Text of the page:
Delterra Urges World Leaders to Focus on Reducing Methane Emissions from Waste


Delterra request Leaders to Reduce Methane Emissions

McKinsey & Company-founded global environmental NGO Delterra is urging world leaders gathered in Egypt for COP27 to take decisive action to reduce methane emissions from garbage in order to stay below the 1.5°C objective.

The Big Methane-Cutting Opportunity, a new paper from Delterra, demonstrates how doable steps may be taken to prevent these methane emissions, which are 80 times more potent than CO2 in the short term, by diverting organics (such as food waste) from landfills.

Considering that up to 80% of garbage in some parts of the Global South is organic, taking steps to separate and treat this material is not only a climate opportunity but also lowers landfill volumes, increases the recyclable content of other materials, and creates new market opportunities.

Delterra’s report focuses on four actions that could significantly encourage the expansion of better organic waste management to reduce emissions.


These actions are based on their experience completely overhauling waste and recycling systems for regions in Indonesia and Argentina:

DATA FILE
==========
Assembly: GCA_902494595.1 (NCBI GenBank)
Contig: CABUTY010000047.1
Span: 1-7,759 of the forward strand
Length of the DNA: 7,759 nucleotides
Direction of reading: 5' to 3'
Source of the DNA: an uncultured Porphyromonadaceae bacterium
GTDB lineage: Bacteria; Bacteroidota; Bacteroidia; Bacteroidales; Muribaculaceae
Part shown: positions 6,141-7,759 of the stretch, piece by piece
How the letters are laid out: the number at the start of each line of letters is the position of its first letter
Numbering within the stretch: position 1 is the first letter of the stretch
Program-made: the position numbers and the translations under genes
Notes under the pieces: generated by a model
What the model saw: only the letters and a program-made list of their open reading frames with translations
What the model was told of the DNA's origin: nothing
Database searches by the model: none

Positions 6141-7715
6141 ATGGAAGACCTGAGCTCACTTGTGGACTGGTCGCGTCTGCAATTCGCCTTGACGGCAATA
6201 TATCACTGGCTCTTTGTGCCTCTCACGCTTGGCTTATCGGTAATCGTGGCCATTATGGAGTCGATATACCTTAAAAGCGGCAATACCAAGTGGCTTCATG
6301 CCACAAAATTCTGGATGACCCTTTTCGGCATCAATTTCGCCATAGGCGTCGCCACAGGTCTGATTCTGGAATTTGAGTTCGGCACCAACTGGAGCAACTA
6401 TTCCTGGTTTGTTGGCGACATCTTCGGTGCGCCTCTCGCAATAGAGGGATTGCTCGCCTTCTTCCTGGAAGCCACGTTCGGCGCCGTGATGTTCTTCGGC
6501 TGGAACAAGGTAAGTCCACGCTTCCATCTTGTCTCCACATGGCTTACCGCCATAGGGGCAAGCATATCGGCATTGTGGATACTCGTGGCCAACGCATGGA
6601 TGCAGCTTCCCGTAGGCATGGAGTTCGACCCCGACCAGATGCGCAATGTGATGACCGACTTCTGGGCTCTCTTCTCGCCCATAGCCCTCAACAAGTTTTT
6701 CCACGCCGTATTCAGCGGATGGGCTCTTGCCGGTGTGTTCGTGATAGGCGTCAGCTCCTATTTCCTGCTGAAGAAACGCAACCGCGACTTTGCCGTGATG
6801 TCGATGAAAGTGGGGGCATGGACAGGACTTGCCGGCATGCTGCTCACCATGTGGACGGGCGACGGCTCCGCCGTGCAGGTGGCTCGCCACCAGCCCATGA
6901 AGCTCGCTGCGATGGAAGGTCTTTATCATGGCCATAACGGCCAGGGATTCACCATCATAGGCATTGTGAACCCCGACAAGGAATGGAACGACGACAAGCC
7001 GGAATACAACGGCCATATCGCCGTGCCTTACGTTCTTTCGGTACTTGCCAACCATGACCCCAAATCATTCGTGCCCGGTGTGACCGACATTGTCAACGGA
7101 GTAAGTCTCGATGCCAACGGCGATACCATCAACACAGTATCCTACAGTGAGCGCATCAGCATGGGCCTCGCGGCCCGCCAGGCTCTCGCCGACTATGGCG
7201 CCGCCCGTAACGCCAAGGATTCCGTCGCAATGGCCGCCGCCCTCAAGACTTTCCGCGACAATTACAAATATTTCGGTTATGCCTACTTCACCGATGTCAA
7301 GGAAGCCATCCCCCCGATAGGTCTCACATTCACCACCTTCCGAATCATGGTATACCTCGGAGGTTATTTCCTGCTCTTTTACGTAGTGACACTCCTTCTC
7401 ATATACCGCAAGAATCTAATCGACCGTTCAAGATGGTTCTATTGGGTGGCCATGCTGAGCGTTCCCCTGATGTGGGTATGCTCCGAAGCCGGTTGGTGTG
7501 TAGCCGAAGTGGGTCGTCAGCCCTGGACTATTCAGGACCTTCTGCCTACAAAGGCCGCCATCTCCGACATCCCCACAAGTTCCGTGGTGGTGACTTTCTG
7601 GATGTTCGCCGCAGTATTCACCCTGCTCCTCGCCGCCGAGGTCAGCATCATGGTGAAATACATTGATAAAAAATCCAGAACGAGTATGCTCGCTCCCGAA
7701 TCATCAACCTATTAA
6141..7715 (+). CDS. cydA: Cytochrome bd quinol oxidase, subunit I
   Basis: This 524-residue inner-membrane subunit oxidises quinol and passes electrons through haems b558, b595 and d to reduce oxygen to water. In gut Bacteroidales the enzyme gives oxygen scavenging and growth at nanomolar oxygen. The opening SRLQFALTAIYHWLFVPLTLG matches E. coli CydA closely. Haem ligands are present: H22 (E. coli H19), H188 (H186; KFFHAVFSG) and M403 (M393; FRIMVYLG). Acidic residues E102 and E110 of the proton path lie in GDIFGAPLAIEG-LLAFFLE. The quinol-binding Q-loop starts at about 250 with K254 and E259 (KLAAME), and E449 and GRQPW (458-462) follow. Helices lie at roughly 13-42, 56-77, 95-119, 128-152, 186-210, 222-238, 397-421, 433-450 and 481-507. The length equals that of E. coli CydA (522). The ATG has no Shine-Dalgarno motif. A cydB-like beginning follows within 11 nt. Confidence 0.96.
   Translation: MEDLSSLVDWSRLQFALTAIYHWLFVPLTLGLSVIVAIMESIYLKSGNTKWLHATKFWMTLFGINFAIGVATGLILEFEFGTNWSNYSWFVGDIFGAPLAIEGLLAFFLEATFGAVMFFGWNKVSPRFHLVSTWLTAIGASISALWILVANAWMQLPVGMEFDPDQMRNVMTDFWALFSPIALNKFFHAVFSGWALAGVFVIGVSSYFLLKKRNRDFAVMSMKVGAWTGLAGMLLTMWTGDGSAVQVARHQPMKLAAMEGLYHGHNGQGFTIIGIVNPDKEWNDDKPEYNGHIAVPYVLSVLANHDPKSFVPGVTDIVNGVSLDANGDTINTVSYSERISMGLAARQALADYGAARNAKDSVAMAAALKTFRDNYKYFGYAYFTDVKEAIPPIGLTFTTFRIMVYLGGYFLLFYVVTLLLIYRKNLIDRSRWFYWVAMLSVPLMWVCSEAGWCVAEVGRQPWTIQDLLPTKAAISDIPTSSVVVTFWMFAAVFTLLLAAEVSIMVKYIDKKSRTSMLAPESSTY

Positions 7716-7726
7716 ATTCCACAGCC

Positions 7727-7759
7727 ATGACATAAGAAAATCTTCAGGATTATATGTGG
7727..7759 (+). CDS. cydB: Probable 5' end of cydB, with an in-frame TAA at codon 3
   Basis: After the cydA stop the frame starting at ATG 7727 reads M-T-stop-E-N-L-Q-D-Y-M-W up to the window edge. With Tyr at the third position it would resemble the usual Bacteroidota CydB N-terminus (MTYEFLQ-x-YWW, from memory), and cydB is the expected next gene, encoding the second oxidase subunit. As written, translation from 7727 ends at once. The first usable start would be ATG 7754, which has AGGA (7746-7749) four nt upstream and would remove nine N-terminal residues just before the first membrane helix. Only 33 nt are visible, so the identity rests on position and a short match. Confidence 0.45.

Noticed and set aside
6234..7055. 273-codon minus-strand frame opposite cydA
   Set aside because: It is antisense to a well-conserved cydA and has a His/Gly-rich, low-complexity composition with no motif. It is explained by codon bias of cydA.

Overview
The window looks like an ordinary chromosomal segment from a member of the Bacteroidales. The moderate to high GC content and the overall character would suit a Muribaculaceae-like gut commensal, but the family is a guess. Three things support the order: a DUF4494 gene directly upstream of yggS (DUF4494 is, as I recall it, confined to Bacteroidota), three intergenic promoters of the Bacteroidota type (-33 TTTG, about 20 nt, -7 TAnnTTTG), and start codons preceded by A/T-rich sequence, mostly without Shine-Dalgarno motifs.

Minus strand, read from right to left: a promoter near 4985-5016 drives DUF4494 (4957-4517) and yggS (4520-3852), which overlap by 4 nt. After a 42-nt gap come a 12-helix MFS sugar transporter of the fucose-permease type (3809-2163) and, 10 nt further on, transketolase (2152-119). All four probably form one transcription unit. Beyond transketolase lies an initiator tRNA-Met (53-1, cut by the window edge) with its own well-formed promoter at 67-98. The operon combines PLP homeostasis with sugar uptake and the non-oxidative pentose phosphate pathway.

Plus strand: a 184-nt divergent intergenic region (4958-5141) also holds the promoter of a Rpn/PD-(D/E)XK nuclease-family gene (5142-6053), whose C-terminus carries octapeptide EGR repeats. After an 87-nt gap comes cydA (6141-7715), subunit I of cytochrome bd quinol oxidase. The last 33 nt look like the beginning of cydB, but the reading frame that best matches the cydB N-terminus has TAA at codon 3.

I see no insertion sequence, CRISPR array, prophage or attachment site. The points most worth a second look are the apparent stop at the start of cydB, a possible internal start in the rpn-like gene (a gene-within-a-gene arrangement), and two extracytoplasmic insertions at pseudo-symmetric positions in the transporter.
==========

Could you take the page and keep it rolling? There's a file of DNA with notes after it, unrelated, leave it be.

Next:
Encourage the use of products for treating organic waste

the profitability gap must be closed

Make the more affordable choice for treating organic waste

Boost the effectiveness of treatment centres

One year has passed since world leaders agreed to reduce methane emissions at COP26. The Global Methane Pledge, which states that “the single most effective strategy to keep the goal of limiting warming to 1.5 °C within reach” is to “rapidly reduce methane emissions from energy, agriculture, and waste,” has been signed by 130 nations as of today.

Little progress has been made thus far, and some signs point to an increase in methane emission levels over the past year. Delterra is pleading with world leaders to act right away with the tried-and-true solutions mentioned in this research, such as managing organic waste differently from other waste streams.

The garbage sector emits the third-highest amount of greenhouse gases after the agricultural and electricity industries.

The trash industry is the third largest emitter of methane after the agricultural and energy industries, accounting for 14–20% of all methane emissions worldwide. The summits are not paying enough attention to or taking enough action to improve waste management and address the climate catastrophe.

According to Jeremy Douglas, director of partnerships at Delterra, “Kitchens and gardens around the world have tremendous potential climate activities. Delterra has demonstrated that behaviour change is possible to segregate organic waste, divert it from landfills, and process it in a way that doesn’t emit methane. Every city and nation should use it since it is an easy and affordable solution to cut these dangerous greenhouse gas emissions.

Governments, NGOs, and charitable donors can collaborate.